James Price’s breasts had been painful and swollen. It looked as if gum balls were implanted underneath each nipple. The slightest touch triggered throbs.
For Price, a retired U.S. Army intelligence officer who once flew attack helicopters in Vietnam, these changes were more than just physically uncomfortable.
“Men aren’t supposed to have breasts,” he says today in a quiet Texas drawl. “It was like my body was feminizing.”
A lean and wiry man, the breast development stood in stark contrast to the rest of his body. But it was not Price’s only symptom.
His beard growth had slowed, he’d lost hair from his arms, chest, and legs, and he’d stopped waking up with morning erections.
“My sexual desire disappeared,” he says. “My penis—I won’t say it atrophied, but it was so flaccid that it looked very small in comparison with the way it used to be. Even my emotions changed.”
The first three doctors Price consulted diagnosed him with gynecomastia, or the abnormal enlargement of the mammary glands in men.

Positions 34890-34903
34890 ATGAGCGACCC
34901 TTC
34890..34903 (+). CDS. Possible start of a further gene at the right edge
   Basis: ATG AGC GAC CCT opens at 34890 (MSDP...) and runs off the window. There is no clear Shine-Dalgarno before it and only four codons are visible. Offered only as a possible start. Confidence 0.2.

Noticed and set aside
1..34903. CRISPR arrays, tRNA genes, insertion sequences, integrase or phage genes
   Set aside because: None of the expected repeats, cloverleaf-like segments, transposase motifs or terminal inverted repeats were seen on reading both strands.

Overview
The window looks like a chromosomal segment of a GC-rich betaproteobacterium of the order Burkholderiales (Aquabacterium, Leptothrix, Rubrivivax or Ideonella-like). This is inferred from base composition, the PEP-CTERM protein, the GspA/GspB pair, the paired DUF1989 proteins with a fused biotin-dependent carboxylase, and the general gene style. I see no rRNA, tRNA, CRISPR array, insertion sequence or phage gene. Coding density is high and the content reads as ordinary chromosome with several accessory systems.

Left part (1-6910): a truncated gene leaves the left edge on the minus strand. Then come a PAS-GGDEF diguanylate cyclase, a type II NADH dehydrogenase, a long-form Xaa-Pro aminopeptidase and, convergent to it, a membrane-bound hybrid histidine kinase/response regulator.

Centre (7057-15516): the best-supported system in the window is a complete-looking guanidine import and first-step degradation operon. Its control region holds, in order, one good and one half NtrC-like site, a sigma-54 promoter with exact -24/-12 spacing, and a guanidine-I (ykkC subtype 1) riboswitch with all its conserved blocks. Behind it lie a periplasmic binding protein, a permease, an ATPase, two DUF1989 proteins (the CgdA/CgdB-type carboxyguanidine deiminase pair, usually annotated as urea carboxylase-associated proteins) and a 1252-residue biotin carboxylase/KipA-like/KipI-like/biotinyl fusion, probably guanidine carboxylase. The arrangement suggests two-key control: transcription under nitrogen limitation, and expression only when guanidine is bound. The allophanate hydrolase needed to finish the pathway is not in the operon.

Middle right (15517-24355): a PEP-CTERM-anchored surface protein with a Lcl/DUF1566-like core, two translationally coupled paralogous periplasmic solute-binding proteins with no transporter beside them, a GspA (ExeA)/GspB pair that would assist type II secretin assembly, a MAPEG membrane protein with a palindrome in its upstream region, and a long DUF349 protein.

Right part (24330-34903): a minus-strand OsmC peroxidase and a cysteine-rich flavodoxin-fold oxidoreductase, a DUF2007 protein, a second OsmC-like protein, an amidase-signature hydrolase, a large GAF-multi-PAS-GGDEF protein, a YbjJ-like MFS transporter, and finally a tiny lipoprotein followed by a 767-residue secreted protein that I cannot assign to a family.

Tests further revealed that estrogen levels in his bloodstream were eight times higher than the normal limits for men, higher even than the levels typically seen in healthy women. Price’s estrogen was so high, in fact, that the doctors were at a loss to explain it. One physician became so frustrated he eventually accused Price of secretly taking estrogen.
“He thought I was a mental case,” says Price, still angry as he recalls the experience.
Dispirited and in pain, he decided to try one more doctor, this time a fellow military man.